Frerotte: Norv Turner didn't 'have the cojones' to coach the Redskins

Josh Luckenbaugh
December 18, 2018 - 8:56 am

Gus Frerotte believes Norv Turner didn't "have the cojones to manage" the Redskins during his seven years as head coach, the former Washington quarterback told The Sports Junkies Tuesday.

"I thought he was a good playcaller, and I don't think he was a good players' coach," Frerotte said. "He is a nice guy, but he doesn't have the cojones to manage the team and treat everybody as equal."

"Guys that were louder than the other guys, he kowtowed to them. To run the team, it all starts in the locker room."

Frerotte played under Turner for five seasons with the Redskins from 1994-98, Washington failing to make the playoffs in each of those seasons. During Turner's full tenure, he compiled a 49-59-1 record, including just one playoff appearance in 1999.

Frerotte recalled an example of Turner's lack of leadership during one practice when one of the offensive guards wouldn't stop talking in the huddle. 

"I was just trying to get him to listen to me so we could call the play, so I said, 'Dude, just get out of the huddle. Give me somebody else,'" said Frerotte. "And Norv goes, 'No, no, no. Leave him in there. We need him for this play.' Because we're running a pull or something."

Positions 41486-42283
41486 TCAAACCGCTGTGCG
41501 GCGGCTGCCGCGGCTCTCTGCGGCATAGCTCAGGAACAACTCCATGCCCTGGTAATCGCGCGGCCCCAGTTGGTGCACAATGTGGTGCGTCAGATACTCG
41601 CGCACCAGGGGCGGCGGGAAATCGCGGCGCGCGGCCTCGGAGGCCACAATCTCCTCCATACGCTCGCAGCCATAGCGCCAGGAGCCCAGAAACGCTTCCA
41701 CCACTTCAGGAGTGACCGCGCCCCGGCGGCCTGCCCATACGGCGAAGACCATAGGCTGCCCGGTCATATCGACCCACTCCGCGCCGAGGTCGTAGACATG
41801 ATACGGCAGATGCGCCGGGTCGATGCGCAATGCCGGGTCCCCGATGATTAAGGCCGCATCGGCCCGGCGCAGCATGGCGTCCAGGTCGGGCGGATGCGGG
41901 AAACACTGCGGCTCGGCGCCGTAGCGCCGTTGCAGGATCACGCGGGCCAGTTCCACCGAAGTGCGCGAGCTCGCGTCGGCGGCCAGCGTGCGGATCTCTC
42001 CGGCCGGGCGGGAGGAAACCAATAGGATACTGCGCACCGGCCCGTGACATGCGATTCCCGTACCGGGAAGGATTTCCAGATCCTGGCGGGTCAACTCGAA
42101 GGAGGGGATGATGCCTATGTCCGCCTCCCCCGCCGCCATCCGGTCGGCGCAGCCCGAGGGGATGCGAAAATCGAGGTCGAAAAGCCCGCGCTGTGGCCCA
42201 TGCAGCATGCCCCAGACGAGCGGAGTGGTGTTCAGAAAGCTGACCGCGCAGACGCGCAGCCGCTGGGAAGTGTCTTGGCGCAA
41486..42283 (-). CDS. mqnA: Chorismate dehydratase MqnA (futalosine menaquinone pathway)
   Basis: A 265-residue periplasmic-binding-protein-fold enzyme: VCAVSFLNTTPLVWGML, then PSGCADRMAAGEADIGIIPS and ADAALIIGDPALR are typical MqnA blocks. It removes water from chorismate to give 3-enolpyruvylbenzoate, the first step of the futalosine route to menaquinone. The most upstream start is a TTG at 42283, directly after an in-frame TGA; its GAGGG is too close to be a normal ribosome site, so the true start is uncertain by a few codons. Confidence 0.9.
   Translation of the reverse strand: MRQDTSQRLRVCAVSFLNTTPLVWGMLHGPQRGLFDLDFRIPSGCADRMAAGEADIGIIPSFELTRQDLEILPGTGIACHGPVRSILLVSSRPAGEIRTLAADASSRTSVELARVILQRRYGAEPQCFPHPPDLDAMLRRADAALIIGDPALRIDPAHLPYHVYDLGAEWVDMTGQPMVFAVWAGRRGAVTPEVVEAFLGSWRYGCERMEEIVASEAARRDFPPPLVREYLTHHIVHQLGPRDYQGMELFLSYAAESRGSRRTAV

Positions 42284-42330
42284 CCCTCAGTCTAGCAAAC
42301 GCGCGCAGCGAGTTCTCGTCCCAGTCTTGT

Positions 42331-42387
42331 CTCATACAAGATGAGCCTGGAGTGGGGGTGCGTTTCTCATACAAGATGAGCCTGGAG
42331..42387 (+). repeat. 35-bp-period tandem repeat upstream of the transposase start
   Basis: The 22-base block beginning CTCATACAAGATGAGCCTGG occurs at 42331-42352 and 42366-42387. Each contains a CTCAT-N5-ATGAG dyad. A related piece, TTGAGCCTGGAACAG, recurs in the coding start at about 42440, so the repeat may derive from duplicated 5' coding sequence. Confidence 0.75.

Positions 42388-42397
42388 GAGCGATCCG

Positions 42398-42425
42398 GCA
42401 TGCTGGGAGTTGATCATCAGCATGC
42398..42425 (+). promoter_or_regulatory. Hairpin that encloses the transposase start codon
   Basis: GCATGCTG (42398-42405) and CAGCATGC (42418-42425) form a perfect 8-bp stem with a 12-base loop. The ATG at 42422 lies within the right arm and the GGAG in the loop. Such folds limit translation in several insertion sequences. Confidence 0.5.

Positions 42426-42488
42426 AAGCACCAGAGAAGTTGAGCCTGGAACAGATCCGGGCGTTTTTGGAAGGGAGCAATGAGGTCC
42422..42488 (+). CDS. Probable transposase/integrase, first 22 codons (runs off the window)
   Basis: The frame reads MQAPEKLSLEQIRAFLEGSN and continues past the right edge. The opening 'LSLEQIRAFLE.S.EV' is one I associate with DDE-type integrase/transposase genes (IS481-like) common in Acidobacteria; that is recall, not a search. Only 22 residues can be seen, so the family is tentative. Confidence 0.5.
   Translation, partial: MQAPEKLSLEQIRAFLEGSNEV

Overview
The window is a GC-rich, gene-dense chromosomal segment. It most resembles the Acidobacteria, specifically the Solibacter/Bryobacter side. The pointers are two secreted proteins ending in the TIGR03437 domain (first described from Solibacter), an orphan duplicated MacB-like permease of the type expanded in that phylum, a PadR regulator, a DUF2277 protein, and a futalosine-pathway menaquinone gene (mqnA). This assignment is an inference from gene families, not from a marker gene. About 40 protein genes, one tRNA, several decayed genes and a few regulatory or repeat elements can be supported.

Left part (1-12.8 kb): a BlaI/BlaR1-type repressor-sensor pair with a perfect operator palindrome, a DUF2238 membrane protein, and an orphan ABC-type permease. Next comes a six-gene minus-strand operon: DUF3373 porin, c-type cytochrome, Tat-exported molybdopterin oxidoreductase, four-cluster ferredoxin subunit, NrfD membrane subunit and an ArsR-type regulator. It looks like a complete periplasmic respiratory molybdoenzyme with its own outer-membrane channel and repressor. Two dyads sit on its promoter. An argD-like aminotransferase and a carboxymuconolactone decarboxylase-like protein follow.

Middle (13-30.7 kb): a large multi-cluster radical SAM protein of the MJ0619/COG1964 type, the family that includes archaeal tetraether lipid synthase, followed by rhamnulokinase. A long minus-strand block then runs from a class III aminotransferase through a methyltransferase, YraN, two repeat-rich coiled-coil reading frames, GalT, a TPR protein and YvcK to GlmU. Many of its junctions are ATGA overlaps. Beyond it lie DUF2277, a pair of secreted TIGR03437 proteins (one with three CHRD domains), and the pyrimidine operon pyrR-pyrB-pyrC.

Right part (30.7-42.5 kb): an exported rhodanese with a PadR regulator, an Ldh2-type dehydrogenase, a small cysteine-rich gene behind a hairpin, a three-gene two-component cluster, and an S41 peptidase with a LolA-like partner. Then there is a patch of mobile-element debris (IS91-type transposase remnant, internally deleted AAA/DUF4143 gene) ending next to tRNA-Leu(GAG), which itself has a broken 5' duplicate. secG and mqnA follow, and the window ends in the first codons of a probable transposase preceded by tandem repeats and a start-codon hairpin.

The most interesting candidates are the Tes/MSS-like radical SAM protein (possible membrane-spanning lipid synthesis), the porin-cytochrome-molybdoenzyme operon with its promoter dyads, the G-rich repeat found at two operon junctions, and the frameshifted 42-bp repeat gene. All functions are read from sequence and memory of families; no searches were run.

"And I'm like, 'Really? You're gonna just cut me down right here in front of all of the guys like that?' And that's kinda how it was for me."

Frerotte also discussed the quarterback competition between him and Heath Shuler in Washington. Shuler was the Redskins' first-round draft pick in 1994, while Frerotte was taken in the seventh-round. 

However, Shuler never lived up to the lofty expectations set on him, and Frerotte won the starting job in 1995. 

"Heath was a great guy. We (got along), as much as we could, just because we're competing for the same spot," Frerotte told the Junkies. "It was a healthy competition."

"He could run way better, he was like a deer. I was like a rhinoceros out there," Frerotte joked. "I was more of a pocket guy, he was more of a scrambler. He was kind of the start to how things are now with a lot of the (mobile) quarterbacks."

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